How to Connect Two Coaxial Video Cables Together to Extend the Cable Length

Updated April 17, 2017

The most common use for coaxial cable in the home is to connect the video and audio signal between devices or to feed the signal from an antenna or satellite dish to a television set, converter box or satellite decoder. Sometimes the down cable from the antenna or dish isn't quite long enough to reach the receiver and you'll need to extend the length of the cable. Use a high-quality connection because poorly joined cables can result in signal loss that leads to grainy video and missing television channels. Joining two coaxial cables to create one cable of sufficient length is a straightforward job that you can accomplish with basic household tools.

Strip off the outer plastic or resin outer casing on the end of each of the two cables by about a half inch. Use wire strippers to remove the casing.

Pull back the copper or silver-coloured wire mesh at the end of each cable to reveal the plastic-coated inner wire.

Strip the plastic coating from the inner wire on each cable end by about a quarter inch to expose the copper core wire.

Place the collar of each coaxial cable connector over the end of each cable. Position the collar so that it's just below the pulled back wire mesh.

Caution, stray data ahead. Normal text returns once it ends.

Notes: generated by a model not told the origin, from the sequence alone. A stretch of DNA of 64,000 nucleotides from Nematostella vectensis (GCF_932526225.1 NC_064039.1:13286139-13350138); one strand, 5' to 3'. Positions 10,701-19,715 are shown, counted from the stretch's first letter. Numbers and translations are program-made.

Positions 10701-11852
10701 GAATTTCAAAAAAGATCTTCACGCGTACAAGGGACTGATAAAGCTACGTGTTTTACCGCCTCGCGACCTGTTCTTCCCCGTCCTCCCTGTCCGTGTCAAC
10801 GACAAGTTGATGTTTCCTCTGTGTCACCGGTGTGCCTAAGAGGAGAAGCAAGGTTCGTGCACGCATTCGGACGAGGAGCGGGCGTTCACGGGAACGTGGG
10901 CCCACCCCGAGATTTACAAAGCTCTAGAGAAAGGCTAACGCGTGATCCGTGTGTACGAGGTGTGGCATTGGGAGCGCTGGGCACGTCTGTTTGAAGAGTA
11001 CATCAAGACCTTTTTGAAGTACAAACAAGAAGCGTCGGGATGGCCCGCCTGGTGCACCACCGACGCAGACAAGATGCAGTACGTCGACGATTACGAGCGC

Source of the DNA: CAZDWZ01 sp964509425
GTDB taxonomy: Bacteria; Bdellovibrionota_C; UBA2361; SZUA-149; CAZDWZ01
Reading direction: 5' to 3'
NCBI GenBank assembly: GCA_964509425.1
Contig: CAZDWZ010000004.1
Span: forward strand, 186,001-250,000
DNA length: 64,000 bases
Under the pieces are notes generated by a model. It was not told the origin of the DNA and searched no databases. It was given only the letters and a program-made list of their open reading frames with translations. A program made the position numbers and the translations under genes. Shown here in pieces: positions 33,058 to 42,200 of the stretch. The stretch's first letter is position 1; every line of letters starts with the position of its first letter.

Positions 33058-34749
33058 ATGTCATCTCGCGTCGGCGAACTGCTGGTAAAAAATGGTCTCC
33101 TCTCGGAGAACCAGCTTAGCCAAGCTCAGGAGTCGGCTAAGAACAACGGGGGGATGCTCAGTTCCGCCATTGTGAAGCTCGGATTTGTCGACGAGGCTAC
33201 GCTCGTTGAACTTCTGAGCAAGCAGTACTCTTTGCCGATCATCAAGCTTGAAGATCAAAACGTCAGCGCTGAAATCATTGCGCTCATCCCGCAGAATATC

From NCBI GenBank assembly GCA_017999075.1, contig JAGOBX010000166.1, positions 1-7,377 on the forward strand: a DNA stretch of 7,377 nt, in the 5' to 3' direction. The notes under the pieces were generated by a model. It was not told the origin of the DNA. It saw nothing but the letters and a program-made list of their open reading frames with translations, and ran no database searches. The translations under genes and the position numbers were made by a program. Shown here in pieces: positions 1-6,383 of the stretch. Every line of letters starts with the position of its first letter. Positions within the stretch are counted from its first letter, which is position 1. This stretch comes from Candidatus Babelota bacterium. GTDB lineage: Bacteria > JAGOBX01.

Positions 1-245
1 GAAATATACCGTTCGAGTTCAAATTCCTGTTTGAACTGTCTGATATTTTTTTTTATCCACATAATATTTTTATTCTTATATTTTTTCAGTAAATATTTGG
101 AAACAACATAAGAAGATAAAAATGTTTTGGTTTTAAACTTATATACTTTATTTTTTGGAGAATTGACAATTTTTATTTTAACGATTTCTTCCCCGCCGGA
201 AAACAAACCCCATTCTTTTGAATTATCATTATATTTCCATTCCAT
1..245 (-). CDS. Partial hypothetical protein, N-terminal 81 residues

Push the male cable connector onto the end of one cable and the female cable connector onto the end of the other cable. Secure both connectors by screwing them to the collars. Ensure that the wire mesh does not come into contact with the core cable. This shouldn't happen if you've stripped back the cable properly.

Insert the male connector into the female connector. This joins the two coaxial cables.

Wind a length of self-amalgamating tape around the join. This prevents moisture ingress that can degrade the signal.


Alternatively, use a coaxial cable adaptor to join two cables with existing female connectors or two cables with existing male connectors. Plug both cable connectors into the adaptor to create a longer cable run.


Switch off and disconnect all TV and video equipment from the main power supply if it's attached to one of the coaxial cables you're joining.

Things You'll Need

  • "Male" coaxial cable connector
  • "Female" coaxial cable connector
  • Wire stripper
  • Self-amalgamating tape
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About the Author

Adrian Grahams began writing professionally in 1989 after training as a newspaper reporter. His work has been published online and in various newspapers, including "The Cornish Times" and "The Sunday Independent." Grahams specializes in technology and communications. He holds a Bachelor of Science, postgraduate diplomas in journalism and website design and is studying for an MBA.